Reviewed: The Direnzo DRZ05 Dual Crown Solaris

The Direnzo brand hasn’t been around for that long. Their first model was launched on Kickstarter in 2017, and they appear to have been busy designing new watches ever since. I first got to handle one of their models here and towards the end of last year reviewed their Mondial sports watch here. To help me keep track of their releases, I’m pleased that Direnzo use a numbering system within their model names. Their fifth watch, the DRZ05 ‘Solaris’ is a dual crown dive watch with the same combination of retro and modern touches that I’ve become accustomed to from a Direnzo.


Reviewed: The Direnzo DRZ05 Dual Crown Solaris

Stainless Steel
Sellita SW200-1
Black, Blue, Red or Meteorite
Sapphire with AR coating
Beads of Rice bracelet and vintage style leather
Water Resistance
Lug Width
Screw Down
2 Yrs


On my first viewing of this model just over a month ago, I was struck by the dial. A busy yet coherent combination of hands and indices with two crisp white circles and a crosshair all drawing the eye inwards. It may have been tempting to keep the case fairly plain and let it act as simply a vessel for the dial, but some of the case lines are just as pleasing. Viewed from the side, the midcase is kept relatively thin with the case back and the bezel/crystal protruding roughly equal amounts in opposite directions. 

On the top side of the watch this works very well. The bezel rises almost-but-not-quite vertically from just inside the extremities of the case with an almost-but-not-quite horizontal surface on top. That same pattern is repeated as the crystal sits a good millimeter or two higher still. This isn’t only a good way to break up and disguise height, but can add some extra visual appeal as is the case here. On the underside of the watch I find that the depth isn’t quite as easy to hide and my main grievance with the watch is the gap that is presented as the midcase is lifted away from the wrist.

From above, or from any normal viewing angle, the huge polished scalloped areas of the lugs start to dominate – either making the lugs appear more slender and elegant as those surfaces disappear as they reflect darkness, or make a show of themselves as the glint in the light. The two crowns, just after the two o’clock and before the four o’clock positions, are large enough that they start to dominate visually – but if that’s marked as a negative here then it’s probably a positive when we get to function.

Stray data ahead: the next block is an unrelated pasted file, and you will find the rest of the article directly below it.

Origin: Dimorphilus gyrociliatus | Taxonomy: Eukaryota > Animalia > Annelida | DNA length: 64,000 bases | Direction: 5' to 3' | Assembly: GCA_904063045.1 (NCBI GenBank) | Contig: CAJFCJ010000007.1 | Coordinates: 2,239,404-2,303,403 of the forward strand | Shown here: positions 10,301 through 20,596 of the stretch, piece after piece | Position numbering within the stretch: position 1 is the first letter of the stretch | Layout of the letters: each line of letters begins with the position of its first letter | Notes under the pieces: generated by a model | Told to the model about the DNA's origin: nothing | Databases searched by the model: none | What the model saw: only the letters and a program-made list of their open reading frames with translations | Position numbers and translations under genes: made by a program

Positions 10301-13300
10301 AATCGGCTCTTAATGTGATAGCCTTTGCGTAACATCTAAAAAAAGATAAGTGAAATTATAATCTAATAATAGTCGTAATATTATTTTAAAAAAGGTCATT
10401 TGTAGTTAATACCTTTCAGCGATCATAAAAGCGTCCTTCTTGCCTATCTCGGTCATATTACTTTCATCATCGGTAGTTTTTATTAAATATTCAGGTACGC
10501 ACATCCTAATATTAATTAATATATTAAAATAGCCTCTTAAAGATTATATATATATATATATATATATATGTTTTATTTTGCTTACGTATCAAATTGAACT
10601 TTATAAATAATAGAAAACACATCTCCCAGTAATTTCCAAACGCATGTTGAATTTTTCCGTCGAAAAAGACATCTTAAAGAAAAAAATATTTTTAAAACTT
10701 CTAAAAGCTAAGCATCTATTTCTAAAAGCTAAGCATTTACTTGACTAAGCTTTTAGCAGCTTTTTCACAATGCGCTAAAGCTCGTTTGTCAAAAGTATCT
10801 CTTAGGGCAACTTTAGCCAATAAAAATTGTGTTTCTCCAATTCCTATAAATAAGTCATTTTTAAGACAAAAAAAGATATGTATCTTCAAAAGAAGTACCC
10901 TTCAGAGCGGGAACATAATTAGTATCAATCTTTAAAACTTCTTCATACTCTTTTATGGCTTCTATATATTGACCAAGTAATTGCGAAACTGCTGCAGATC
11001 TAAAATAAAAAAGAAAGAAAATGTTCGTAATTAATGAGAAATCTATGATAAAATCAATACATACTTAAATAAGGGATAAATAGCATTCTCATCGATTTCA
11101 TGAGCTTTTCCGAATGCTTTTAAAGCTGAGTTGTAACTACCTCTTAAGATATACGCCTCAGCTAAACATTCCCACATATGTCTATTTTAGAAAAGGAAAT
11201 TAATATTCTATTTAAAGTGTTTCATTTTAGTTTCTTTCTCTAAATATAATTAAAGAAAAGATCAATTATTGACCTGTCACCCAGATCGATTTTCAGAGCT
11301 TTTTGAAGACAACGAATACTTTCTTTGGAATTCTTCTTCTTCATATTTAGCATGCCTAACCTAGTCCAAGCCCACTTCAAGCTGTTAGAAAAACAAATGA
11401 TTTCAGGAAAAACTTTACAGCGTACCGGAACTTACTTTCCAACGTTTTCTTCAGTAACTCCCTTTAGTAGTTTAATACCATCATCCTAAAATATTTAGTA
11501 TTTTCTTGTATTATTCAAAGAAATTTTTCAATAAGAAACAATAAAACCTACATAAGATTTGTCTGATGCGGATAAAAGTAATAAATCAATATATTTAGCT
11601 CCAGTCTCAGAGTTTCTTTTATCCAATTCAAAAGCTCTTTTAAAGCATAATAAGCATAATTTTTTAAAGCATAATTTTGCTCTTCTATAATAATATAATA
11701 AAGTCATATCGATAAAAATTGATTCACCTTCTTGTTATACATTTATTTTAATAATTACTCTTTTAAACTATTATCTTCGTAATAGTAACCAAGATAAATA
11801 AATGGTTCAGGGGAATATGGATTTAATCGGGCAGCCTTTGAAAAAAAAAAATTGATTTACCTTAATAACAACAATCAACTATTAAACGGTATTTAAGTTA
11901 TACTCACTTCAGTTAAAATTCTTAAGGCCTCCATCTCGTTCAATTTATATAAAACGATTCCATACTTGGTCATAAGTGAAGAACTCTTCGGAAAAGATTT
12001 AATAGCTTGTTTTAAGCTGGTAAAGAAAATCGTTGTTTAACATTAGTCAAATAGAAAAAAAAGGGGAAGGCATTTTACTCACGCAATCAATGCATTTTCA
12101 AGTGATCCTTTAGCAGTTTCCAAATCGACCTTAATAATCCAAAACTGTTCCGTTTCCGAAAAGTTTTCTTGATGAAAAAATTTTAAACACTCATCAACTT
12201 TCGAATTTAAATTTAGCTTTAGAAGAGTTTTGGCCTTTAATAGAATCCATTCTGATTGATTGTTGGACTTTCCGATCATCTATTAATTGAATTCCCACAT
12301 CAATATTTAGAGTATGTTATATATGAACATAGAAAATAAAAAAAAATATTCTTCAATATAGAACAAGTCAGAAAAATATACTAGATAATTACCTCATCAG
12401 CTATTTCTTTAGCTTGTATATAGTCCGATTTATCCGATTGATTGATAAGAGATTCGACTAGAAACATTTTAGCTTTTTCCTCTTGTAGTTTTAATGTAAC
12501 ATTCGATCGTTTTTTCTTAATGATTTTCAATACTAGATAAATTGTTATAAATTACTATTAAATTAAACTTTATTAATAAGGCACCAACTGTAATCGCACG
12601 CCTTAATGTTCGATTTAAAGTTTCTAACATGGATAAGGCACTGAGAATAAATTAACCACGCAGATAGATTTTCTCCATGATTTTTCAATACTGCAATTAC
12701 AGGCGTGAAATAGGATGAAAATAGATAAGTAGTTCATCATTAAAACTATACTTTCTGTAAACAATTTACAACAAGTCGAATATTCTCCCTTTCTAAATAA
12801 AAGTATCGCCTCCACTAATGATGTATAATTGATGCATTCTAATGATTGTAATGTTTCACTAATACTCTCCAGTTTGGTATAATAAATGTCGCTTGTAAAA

The Solaris dial will feel familiar if you’ve seen the previous DRZ03 Eclipse model linked above, but there are plenty of differences. The sense of continuity between models is something Direnzo seem to value strongly, and the presence of the ‘sector’ ring here is one of those connecting features. Seven different dial variants are available, with date and no-date versions of black, blue and deep red dials in additional to the more limited meteorite seen here. The crisp white circle on the dial marks the change from a textured meteorite center and an outer section with radial brushing on this version, but the other colorways will feature a more solid colour central area with a sunburst outer. Meteorite is always a visually interesting material to use in a watch dial. At its most subdued it adds texture, and at its boldest gives a silvery shine that can overwhelm any dial. For that reason, curbing the amount of meteorite to just the central section is probably wise.

In addition to the dial partitioning, and the shape and size of the applied indices, the other familiar feeling part of the watch is the handset. The large arrow-shaped hour hand is similar to that of the DRZ03 but the high polish and crisp chamfers feel a little more grown up. The minute hand mirrors that same sharpness. The lume plot of the second hand emulates the trick I grew used to on my succession of Stowa Prodivers – following the circle around the whole dial and then perfectly covering the date window at six o’clock as it passes. Another nice touch on this special meteorite edition is the date window printed on a red background to loosely mirror the Direnzo logo above.